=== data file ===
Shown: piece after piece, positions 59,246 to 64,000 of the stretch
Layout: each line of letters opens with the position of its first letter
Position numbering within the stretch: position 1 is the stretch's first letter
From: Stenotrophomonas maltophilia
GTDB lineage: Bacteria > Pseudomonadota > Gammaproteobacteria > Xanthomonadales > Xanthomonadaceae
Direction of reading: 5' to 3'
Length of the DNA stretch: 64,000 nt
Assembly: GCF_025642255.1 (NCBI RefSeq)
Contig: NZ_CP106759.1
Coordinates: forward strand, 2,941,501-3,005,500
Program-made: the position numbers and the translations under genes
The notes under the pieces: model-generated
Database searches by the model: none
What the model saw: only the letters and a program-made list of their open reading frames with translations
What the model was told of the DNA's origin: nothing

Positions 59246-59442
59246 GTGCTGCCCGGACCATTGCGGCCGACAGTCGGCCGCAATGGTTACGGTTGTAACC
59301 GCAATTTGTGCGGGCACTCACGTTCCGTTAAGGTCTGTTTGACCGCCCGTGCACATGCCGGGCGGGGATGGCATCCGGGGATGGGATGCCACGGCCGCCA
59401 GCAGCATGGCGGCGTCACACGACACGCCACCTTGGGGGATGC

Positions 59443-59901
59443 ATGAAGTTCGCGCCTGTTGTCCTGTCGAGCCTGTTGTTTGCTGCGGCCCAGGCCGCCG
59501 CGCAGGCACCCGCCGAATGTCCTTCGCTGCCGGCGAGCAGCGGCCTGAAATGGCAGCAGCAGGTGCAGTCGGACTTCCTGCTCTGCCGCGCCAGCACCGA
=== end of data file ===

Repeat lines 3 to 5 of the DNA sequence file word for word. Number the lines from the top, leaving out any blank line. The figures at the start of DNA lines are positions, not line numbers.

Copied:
Position numbering within the stretch: position 1 is the stretch's first letter
From: Stenotrophomonas maltophilia
GTDB lineage: Bacteria > Pseudomonadota > Gammaproteobacteria > Xanthomonadales > Xanthomonadaceae